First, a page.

The pilot reported that he was maneuvering the Cessna 188 with a banner attached when he noticed a loss of oil pressure.
He notified an air traffic controller of the emergency and indicated that he could not reach an airport.
The engine then experienced a total loss of power, and the pilot made an emergency landing to a grassy area near a highway interchange in Arlington, Texas.
During the landing, the airplane collided with a vehicle, and then another vehicle struck the airplane.
A post-accident examination of the engine revealed that the oil filter adapter was loose, and no oil was observed inside the engine.
The threads on the adapter were worn and damaged. The lock nut on the adapter was not properly torqued, and oil residue was observed on the engine near the adapter and on the underside of the airframe.
A large amount of metallic debris was found throughout the entire oil filter element, which is consistent with engine oil starvation.
Maintenance personnel replaced the oil and oil filter four days before the accident. However, they did not comply with FAA Airworthiness Directive 96-12-22, which required, in part, inspecting the oil filter and adapter assembly for oil leakage and proper installation of the adapter retaining nut and replacing any oil filter adapter assembly with security problems to prevent loss of engine oil caused by loose or separated oil filter adapters because the loss of oil could result in engine stoppage while in flight and loss of airplane control.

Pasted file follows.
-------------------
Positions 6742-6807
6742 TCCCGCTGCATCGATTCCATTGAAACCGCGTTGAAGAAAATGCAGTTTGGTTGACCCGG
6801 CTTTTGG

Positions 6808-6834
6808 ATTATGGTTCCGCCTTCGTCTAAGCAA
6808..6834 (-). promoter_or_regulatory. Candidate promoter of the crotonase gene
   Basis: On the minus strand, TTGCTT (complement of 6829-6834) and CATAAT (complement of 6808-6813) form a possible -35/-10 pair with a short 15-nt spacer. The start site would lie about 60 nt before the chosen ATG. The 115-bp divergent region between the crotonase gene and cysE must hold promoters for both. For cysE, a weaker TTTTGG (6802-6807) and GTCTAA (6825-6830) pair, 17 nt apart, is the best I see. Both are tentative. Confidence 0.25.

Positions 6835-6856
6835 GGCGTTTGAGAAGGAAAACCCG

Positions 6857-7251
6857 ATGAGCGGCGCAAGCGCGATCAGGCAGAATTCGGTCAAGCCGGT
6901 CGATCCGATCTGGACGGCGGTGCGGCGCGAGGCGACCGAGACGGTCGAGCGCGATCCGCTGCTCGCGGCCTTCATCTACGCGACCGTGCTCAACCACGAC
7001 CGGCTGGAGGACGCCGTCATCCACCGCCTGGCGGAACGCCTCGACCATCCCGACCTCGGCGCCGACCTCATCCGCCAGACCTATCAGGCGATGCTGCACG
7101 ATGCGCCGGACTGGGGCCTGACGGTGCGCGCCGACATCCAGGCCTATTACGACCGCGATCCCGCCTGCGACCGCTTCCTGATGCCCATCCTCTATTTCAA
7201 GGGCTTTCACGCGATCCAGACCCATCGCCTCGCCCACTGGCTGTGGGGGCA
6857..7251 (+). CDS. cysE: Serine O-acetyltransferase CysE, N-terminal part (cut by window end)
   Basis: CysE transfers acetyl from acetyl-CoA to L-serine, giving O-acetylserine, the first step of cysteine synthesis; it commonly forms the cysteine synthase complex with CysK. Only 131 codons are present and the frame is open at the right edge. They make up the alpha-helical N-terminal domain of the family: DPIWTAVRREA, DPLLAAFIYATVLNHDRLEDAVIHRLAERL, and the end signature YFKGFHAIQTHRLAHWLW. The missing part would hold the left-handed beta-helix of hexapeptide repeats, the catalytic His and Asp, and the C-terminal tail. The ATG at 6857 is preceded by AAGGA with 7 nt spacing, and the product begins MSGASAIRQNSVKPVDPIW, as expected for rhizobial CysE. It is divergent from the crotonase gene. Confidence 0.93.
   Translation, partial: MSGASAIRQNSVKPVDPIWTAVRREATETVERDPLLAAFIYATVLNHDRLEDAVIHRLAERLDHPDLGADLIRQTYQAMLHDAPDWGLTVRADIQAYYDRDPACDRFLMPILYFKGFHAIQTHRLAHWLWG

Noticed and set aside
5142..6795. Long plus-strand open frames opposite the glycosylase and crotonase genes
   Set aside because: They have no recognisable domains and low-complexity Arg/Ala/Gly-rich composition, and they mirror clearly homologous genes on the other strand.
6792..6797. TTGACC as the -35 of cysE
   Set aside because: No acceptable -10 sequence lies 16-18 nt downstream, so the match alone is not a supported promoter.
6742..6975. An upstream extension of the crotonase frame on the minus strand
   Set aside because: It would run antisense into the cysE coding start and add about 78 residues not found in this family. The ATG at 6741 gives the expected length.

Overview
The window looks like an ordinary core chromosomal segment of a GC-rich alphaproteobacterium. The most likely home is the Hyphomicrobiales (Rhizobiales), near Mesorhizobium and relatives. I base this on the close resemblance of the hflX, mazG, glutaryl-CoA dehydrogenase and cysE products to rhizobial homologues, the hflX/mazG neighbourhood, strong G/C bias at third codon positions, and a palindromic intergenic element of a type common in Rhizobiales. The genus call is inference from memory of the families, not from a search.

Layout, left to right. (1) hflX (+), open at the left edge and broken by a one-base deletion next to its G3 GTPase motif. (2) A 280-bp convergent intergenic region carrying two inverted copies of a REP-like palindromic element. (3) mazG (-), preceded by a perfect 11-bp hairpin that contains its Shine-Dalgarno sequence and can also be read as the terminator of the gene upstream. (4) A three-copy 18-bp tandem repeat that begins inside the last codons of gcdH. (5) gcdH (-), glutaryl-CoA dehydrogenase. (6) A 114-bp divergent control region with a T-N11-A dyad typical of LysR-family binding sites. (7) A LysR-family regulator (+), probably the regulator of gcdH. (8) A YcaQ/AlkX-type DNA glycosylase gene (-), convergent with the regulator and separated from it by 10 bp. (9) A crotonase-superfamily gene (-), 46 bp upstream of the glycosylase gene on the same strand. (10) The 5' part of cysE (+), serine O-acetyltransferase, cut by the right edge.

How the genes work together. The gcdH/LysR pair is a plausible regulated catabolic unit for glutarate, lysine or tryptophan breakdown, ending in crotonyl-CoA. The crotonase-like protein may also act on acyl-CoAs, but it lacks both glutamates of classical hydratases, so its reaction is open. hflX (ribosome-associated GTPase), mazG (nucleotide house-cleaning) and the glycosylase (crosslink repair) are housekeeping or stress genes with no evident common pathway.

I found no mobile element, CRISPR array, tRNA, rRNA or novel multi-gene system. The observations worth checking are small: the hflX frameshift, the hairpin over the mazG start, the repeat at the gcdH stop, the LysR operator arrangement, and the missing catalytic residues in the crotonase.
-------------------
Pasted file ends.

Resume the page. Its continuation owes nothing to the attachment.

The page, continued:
The NTSB determined the probable cause as the total loss of engine power due to a loose oil filter adapter, which resulted in oil starvation. Contributing to the accident was maintenance personnel’s failure to comply with a Federal Aviation Administration airworthiness directive.
NTSB Identification: CEN14LA331
This June 2014 accident report is provided by the National Transportation Safety Board. Published as an educational tool, it is intended to help pilots learn from the misfortunes of others.